A study from think tank 2° Investing Initiative (2DII) and Swiss consulting firm Wüest Partner has shed light “on the distinction between portfolio reallocation and real-world emissions reductions over time”, according to Jakob Thomä, managing director of 2DII Germany.
Focusing on the Swiss market; 179 financial institutions, comprising 80% of the market, took part in the research.
It looked at the extent to which their investments aligned with the Paris climate goals across relevant asset classes and financial sectors, while also moving toward assessing the climate impact of various portfolio strategies.
The Paris Alignment Capital Transition Assessment (Pacta) tool was used to assess bonds and listed equity, while Wüest Partner developed a module for real estate.
Despite improvement compared with a similar exercise in 2017, the study found that the 2020 assessment showed the Swiss financial market is still not aligned with the Paris Agreement goals.
Thomä added: “With the insights we’ve gleaned from both the quantitative study and qualitative survey, we’ve taken an important step towards better understanding how the financial sector can contribute to climate goals.”
In particular, coal investments lagged the the International Energy Agency’s ‘business as usual’ scenario. In line with the actual trajectory of the global market, participants are still investing in the expansion of coal mining.
The study also found that over 50% of listed equity and over 70% of corporate bond investors with coal divestment policies still have exposure to coal.
But the findings highlighted the benefit of looking beyond portfolio level to real world changes.
For example, the 2017 assessment found that portfolio companies increased their coal power capacity by almost 50% – whereas the 2020 study showed the Swiss financial institutions have reduced their exposure to coal power.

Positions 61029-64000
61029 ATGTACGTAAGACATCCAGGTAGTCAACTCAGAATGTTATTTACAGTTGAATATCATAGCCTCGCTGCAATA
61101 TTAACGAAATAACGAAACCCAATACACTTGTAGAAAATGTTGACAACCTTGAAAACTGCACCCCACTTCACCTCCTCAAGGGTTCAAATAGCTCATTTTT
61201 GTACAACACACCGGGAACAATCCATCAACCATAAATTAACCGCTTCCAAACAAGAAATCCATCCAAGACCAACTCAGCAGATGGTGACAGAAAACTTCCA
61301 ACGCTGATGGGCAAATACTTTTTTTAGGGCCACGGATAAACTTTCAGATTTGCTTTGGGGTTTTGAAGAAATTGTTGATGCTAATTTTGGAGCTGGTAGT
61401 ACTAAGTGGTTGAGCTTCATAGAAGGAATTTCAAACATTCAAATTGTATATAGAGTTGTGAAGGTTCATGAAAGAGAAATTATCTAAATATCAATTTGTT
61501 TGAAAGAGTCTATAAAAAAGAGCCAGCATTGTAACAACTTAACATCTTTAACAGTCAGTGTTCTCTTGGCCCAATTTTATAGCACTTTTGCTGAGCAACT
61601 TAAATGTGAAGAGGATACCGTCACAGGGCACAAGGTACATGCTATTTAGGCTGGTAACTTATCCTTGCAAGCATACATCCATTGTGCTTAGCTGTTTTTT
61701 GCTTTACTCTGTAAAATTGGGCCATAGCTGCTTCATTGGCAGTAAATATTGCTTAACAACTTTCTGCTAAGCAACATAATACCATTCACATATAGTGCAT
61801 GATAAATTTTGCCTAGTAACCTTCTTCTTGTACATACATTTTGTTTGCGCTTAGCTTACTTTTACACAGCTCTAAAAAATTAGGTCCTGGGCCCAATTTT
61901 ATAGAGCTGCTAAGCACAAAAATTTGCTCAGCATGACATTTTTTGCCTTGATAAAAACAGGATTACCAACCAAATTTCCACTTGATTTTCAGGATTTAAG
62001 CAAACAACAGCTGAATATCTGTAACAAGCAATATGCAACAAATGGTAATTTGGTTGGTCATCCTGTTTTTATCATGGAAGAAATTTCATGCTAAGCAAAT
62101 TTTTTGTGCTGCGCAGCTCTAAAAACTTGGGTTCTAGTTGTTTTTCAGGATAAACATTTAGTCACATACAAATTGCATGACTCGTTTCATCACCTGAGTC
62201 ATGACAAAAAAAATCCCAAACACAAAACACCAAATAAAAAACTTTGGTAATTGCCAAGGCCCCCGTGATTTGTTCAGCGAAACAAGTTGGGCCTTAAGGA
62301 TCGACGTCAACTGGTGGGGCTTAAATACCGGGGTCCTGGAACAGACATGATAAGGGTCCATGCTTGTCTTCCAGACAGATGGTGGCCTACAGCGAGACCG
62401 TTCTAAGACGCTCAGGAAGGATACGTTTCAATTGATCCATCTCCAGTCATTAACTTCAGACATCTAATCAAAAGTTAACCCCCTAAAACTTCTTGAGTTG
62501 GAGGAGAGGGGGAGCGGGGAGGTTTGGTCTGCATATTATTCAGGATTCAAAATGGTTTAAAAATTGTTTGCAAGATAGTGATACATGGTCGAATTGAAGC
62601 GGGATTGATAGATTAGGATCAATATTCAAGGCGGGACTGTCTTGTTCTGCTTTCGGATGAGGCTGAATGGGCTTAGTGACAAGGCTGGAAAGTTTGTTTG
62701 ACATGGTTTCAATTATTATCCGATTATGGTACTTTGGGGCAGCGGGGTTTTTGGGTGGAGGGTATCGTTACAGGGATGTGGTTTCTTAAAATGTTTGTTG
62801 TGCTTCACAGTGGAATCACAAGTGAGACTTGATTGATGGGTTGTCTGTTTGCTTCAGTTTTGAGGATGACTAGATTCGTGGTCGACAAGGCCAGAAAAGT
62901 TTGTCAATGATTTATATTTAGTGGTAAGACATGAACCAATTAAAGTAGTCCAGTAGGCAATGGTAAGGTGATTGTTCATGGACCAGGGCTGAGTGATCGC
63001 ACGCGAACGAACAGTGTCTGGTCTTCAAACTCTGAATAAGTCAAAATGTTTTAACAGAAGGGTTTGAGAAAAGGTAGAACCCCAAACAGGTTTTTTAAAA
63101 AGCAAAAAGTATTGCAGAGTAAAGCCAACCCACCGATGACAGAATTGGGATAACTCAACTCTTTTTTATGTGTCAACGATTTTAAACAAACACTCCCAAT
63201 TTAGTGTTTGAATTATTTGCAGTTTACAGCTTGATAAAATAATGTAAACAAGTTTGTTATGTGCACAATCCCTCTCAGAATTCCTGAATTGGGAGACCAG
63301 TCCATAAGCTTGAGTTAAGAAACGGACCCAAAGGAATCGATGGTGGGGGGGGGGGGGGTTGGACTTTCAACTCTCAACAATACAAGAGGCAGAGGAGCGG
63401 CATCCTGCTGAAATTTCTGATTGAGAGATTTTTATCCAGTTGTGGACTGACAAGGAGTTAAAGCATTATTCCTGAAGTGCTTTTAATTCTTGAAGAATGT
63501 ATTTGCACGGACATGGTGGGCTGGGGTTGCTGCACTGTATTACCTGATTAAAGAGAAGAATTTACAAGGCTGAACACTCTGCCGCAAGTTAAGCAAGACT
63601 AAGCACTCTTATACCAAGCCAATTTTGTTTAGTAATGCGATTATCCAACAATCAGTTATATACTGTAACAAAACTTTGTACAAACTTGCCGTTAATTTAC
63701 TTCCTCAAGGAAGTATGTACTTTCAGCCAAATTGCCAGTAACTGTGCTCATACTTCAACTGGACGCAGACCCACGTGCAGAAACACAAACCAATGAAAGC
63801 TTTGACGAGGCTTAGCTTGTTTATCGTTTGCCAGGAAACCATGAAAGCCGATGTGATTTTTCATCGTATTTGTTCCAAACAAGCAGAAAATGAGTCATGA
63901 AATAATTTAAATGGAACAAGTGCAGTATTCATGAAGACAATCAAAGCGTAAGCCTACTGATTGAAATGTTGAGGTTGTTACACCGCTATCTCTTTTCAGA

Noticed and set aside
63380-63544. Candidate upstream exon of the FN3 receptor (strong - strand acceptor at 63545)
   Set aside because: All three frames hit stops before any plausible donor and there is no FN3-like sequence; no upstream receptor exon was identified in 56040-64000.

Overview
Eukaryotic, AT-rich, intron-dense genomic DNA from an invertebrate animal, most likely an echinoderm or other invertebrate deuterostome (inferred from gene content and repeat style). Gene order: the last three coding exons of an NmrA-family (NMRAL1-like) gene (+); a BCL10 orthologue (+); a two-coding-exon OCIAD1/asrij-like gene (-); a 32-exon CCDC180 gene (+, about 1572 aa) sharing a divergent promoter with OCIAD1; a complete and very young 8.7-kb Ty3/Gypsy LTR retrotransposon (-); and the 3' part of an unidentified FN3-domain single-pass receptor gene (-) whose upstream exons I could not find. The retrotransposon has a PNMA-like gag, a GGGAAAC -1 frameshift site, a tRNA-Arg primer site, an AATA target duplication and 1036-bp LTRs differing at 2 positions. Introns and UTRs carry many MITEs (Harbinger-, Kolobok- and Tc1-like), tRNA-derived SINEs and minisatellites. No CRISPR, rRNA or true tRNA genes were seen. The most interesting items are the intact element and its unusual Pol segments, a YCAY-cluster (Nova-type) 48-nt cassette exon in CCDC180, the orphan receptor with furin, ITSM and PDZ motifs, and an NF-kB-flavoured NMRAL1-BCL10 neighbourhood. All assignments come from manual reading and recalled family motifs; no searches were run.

Overall, the build-out of renewable energy capacity also lags the Paris goals.
However, when comparing investor type, asset managers were ahead of pension funds, insurance companies and banks and the only peer group whose build-out of renewable power capacity in their corporate bond portfolio is aligned with a 2-degree climate scenario.
Swiss investors also need to improve investments in real estate, in particular mortgages, to reach the climate target, the study said.
Real world impact
In the qualitative research, the assessment found that climate ambition and strategies need to be translated more effectively into concrete real-world emission reductions.
“The ability of [institutional investors’] climate actions and strategies to deliver impact in the real economy vary greatly across actions and modalities of implementation,” the authors wrote.
Among the climate strategies, banks focus heavily on exclusion strategies and best-in-class investing, while pension funds and insurance companies often employ voting rights and engagement.
Around three-quarters of participants had identified a climate ambition or overarching strategy across at least one asset class. But only 15% reported they had gathered any evidence for impact on the real economy following their climate actions.
“This points to a lack of the accurate translation of climate ambition into specific actions and consistent application of these actions,” the study said.
It concluded: “While alignment analytics has dramatically improved, we are still at the beginning of understanding real world impact.
“When looking at the historical data, there is clear evidence that a pure portfolio alignment approach misses potential dramatic increases in emissions, ‘hidden’ by portfolio reallocation to other parts of the system.
“Further work is needed on supporting the private sector in designing effective climate actions and setting impact-oriented targets.”
Financial institutions could also receive a stress-test scenario simulation for their equity and corporate bond portfolio.
The stress-test analysis, which applied shocks with the start year 2030, demonstrated that a small minority of participating institutions may face significant losses of upwards of 10% under a climate transition to their listed equity and corporate bond portfolios.
From 2020-21, the assessment will be run in Switzerland, Liechtenstein, Austria, Sweden, and Norway.